Tuesday, August 15, 2006

There'll Always Be an England, and Kathy Flake Is There

If it's not time for the giggles, it should be. And it will be, when you read Kathy Flake on life in her neck of the British woods the past week:

Our alert status has been downgraded from critical to severe. We can now carry one piece of hand luggage on our flights, but no liquids. The British patience has been sorely tested four days into our transport trial, with airport authorities the targets of the whinging. Flights are still not back to normal, although John Lennon Airport in Liverpool and Robin Hood Airport near Nottingham are experiencing no delays, proving peaceniks and poverty campaigners can at least run airports properly.

Over the weekend we learned some of the suspects were white converts to Islam, residents of the "stockbroker belt" in south Buckinghamshire. I'm not so surprised to find out my neighbors are terrorists, but to realize I'm surrounded by stockbrokers is somewhat unsettling. (Elsewhere they've been called "elderly snobs". I guess that's what happens when stockbrokers retire.)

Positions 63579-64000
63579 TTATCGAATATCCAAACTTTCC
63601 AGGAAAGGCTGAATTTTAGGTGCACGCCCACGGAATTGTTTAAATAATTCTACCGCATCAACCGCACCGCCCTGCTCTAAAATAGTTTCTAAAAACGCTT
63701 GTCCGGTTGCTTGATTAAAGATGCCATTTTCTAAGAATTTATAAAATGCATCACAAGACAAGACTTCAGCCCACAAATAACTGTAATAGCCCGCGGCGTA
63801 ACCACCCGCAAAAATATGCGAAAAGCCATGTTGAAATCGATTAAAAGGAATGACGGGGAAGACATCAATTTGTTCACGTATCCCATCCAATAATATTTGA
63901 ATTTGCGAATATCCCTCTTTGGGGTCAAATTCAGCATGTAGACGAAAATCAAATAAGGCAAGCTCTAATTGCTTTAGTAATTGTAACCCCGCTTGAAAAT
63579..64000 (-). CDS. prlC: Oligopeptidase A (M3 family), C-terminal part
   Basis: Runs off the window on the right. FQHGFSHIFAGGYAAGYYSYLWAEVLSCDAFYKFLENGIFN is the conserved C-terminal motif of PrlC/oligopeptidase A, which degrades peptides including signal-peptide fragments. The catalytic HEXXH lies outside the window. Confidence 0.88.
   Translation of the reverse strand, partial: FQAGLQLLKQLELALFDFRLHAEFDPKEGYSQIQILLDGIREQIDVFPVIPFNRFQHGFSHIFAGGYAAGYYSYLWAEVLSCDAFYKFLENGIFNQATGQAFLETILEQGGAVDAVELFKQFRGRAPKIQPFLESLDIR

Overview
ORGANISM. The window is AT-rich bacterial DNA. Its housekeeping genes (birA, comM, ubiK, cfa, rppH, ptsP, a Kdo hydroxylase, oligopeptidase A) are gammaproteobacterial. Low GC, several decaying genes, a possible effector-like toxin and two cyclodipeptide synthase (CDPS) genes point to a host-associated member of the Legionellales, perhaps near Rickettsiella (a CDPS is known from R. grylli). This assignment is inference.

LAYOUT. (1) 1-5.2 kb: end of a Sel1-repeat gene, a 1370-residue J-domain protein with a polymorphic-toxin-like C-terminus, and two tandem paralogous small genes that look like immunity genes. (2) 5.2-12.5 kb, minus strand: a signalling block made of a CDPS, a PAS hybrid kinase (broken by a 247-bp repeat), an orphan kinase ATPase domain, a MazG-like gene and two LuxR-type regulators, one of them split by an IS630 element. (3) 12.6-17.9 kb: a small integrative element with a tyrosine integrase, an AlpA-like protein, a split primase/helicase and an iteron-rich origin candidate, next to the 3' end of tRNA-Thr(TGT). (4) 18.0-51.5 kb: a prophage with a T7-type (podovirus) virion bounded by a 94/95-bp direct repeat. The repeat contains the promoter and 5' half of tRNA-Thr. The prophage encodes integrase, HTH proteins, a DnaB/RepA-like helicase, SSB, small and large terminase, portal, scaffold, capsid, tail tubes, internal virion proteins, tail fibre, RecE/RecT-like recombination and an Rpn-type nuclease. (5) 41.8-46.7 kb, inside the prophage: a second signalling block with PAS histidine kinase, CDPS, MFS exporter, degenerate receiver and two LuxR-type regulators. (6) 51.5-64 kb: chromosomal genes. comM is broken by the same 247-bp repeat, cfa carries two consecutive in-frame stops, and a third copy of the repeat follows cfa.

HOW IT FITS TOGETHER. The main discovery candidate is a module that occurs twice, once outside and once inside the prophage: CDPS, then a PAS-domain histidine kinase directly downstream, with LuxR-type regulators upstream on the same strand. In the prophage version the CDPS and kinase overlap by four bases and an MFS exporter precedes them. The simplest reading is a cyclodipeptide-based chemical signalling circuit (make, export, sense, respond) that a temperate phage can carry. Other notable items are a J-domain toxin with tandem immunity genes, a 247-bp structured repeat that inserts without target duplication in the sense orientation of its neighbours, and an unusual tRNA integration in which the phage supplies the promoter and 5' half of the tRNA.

Now they're scouring the woods near High Wycombe for evidence. If there are explosives in the woods I hope they find them, and while they're at it they should pick up the litter too. The resident stockbrokers don't bother to pick up their rubbish, I've noticed.

This morning someone from the estate agent's office was out here, and as she was leaving she said the solution to our current problem was to stop letting people from other countries into Britain -- "Not you, of course," she assured me.

Then she reminded me that years ago everyone here was blond-haired and blue-eyed. (That lets me out; I'm definitely not blonde, and my eyes are just about every color but blue.)

Knowing my neighbors are racists is almost as upsetting as learning they're stockbrokers.

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